Squeezing a few days in Rome between a Greece tour and researching in Istanbul this fall, I met my friend Tim Frakes — who produces videos for the Lutheran Church (www.elca.org) — to finish a video about St. Peter.
Over the years, Tim and I have collaborated on five teaching videos, taking us from Lutheran-funded hospitals in Papua New Guinea to the room where Martin Luther translated the Bible from Latin to the people’s German (…really annoying the pope).
For this video (similar to an earlier one on St. Paul), Tim filmed places around the eastern Mediterranean where Peter had lived and worked. We planned to have me “host” the video in Rome by filming (over two days) about 20 “on-camera” bits at the Vatican and in generic ancient settings.
Filming on St. Peter’s Square is always thrilling, with a backdrop of the greatest church in Christendom and so much rich Church history to share. While the square is a crowded mess through midday, it is glorious — rich colors, striking architecture warmly lit by a low sun, and no crowds — early and late. That’s when we filmed there.
(Of course, there is the nagging issue of whether St. Peter ever even went to Rome. Scholars differ on this. And as Lutherans, we didn’t want to anger Roman Catholics by questioning the veracity of the claim that Peter is buried under St. Peter’s Basilica. We proceeded as if the tradition itself of Peter’s work and death there authenticated the story.)
We needed distinct and evocative sites for each of our 15 generic ancient setting on-camera performances. We tried for Ostia Antica, but failed to get permission (without paying the $3,000 fee that they asked). Finally the people at Hadrian’s Villa gave us permission, supporting our church’s educational work (but didn’t quite understand why we were “filming St. Peter” at a place he certainly never visited). As it turned out, Hadrian’s Villa was much better than Ostia Antica would have been for our needs.
Tim and I scouted the site and set out to shoot all the on-cameras. It was an exhilarating day and we were both happy with the work. Exhausted, we returned to our hotel and went out for a celebratory dinner.
Later that evening, Tim knocked on my hotel room door with panic and horror on his face. He asked me if I had seen a videocassette. One was missing.
It was the nightmare of every TV producer: While working at his laptop, he had knocked three tapes from his desk to the floor. He bent down a bit later and picked up two. Then he joined me for our pasta and red wine.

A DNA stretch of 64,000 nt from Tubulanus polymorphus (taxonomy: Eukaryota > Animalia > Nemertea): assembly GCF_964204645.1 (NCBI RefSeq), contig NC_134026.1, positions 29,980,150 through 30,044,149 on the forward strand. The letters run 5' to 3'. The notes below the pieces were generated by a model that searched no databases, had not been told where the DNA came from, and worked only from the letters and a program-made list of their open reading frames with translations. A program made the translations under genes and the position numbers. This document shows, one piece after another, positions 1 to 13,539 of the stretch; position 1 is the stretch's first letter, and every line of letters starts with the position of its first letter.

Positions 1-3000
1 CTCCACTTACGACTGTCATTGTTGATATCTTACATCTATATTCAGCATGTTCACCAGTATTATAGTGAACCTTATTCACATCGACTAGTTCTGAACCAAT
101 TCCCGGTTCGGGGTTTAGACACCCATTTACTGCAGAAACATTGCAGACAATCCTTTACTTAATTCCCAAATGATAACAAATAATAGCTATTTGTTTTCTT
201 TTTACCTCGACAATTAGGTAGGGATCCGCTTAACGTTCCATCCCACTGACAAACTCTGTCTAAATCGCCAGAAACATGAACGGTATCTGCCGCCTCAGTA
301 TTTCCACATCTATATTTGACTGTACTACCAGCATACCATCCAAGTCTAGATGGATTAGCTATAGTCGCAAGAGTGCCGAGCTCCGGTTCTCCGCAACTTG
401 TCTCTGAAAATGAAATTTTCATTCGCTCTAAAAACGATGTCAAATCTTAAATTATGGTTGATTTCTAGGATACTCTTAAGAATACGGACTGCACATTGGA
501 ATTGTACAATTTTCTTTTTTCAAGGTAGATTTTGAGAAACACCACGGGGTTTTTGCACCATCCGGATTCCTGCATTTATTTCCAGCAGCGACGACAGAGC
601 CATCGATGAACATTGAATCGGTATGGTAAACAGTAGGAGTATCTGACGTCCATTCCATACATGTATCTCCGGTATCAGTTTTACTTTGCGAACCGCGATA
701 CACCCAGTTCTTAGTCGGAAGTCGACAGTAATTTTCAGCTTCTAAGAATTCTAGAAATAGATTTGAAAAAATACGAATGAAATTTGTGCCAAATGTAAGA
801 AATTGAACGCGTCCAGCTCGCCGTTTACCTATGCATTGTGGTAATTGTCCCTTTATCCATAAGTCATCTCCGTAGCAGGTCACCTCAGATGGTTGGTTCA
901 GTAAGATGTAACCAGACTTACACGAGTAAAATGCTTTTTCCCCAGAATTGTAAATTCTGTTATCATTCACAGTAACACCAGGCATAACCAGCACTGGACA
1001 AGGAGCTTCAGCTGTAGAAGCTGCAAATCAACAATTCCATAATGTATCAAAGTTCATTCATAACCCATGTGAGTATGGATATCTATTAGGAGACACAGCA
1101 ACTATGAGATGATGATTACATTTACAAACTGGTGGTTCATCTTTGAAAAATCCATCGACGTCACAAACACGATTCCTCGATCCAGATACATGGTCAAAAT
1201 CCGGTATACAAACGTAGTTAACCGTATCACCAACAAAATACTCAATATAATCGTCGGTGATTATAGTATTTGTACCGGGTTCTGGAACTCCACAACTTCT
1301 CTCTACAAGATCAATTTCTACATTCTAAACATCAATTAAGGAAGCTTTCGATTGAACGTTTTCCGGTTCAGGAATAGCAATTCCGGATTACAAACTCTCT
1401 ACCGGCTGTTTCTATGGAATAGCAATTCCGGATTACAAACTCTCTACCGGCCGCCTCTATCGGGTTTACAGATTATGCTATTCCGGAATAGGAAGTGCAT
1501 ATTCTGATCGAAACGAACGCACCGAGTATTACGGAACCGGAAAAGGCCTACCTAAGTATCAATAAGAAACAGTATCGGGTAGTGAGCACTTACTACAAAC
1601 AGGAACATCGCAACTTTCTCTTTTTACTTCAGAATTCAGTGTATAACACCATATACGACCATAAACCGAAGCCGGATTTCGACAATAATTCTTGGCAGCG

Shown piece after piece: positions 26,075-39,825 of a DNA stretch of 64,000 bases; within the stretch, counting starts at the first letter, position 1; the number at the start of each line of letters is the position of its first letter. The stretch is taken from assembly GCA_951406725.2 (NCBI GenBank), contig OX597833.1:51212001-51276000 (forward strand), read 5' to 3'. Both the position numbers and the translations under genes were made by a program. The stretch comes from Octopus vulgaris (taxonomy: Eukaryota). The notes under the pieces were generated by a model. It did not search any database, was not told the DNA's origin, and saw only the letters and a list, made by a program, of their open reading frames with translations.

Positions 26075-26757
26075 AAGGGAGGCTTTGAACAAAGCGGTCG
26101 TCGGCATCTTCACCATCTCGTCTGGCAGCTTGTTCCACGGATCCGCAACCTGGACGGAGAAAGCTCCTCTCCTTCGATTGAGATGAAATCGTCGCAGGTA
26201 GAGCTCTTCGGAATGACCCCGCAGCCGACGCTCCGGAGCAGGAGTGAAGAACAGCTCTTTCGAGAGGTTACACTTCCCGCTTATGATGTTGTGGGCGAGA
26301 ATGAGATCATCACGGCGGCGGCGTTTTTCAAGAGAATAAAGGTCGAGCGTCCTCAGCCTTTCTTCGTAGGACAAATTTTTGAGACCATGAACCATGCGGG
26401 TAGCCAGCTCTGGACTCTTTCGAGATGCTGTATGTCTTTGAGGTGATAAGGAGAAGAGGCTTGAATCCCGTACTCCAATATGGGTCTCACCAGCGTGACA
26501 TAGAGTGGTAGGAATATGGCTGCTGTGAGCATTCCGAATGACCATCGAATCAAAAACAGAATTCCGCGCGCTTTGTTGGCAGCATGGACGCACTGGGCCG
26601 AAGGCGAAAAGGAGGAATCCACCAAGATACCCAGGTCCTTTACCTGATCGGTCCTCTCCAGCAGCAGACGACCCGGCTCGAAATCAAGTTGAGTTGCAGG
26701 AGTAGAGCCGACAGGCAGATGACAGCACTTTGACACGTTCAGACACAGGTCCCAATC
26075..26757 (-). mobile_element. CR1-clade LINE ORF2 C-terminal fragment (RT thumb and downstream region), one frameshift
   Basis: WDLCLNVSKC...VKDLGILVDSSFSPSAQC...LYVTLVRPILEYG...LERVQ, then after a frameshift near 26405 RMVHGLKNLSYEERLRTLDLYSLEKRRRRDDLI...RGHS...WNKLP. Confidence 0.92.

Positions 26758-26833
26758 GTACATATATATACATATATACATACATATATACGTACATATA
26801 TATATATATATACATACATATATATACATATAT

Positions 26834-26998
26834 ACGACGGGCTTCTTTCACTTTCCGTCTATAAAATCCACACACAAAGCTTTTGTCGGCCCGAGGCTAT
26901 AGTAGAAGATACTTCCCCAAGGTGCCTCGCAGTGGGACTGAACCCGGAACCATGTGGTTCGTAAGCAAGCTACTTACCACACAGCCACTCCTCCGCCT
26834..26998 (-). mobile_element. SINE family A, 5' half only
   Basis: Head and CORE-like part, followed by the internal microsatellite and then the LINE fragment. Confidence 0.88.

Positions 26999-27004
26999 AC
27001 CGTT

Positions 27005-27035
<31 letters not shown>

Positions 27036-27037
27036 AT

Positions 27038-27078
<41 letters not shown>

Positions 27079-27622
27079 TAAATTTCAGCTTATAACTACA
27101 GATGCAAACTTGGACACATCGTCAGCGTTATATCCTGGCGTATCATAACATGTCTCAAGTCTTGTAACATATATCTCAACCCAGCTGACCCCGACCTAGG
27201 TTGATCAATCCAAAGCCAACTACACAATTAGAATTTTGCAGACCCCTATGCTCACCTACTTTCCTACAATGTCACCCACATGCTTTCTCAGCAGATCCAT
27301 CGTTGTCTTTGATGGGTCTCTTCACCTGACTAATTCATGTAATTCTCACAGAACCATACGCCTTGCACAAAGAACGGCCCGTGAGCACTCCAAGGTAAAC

Rome is not a place where garbage moves fast…unless you dropped a precious videocassette into a trash bin. While we were out, the maid came in and emptied the garbage into a big plastic bag that went outside…and then, with incredibly bad luck, the garbage truck came and went.
We got lovely Annamaria from our hotel (The Aberdeen) to go into her building’s garbage room. With plastic gloves on, she emptied bags on the floor, analyzing the empty jugs and so on to determine which bags were from Hotel Aberdeen. All her bags had already been picked up and taken to the Rome dump. Heroically, Annamaria and her husband actually drove to the dump…only to find that all had been smashed together. Our cassette was hopelessly lost.
Tim felt so bad, considering how hard we had worked. We just agreed not to punish ourselves, changed our morning flights home, and arranged to return to Hadrian’s Villa to re-shoot the 15 on-cameras…which were absolutely critical to the production.
Back at Hadrian’s Villa, the weather was as good as the earlier day. But there was a different man in charge. We explained our story (with the help of our gracious driver and Annamaria on the phone). The bureaucrats running the site seemed to enjoy watching this humbled American film crew begging for a chance to enter and reshoot our lost bits. They said no.
I couldn’t believe this. The light was perfect. We were permitted the day before. I had a flight that night to Turkey. And the gate was closed to us and our camera. We sat there looking like abandoned little puppies, sad faces, trying to stay cool…until noon, when they finally agreed to let us in “as tourists” and re-do our work.
With time ticking away, Tim and I lined up all 15 stops efficiently and, with precision focus, re-shot the entire list. The work went perfectly, and I was impressed by how easy it was to call back the lines I had previously memorized. I think my performance was actually better this time around. By 3:00 p.m., we had shot the last bit — just in time for me to zip out to the airport and resume my itinerary in Istanbul.
Tim flew home with all the footage to complete his St. Peter video. A week later, I was home and recorded the general voice track. Within about a month, the project was compete and a new teaching video was in the mail to all 11,000 ELCA Lutheran churches.
Our friends at the ELCA website have organized all the videos Tim and I have done into one fun page at www.elca.org, so anyone can click on over and see our work.
My favorites of this work have been the Papua New Guinea show (even thought it’s pretty old…our first collaboration, which let me share my thoughts on First/Third World relations) and the Martin Luther story (since I had to sit through the old-fashioned, black-and-white versions when I was a kid in Sunday school, and this would pump up the color and energy for kids warming those same little chairs today). And for understanding the work that St. Paul and St. Peter did in the formative early years of the Christian Church, the other videos tell that story.
If you’re interested, I hope you can enjoy our latest work: The Life of Apostle Peter.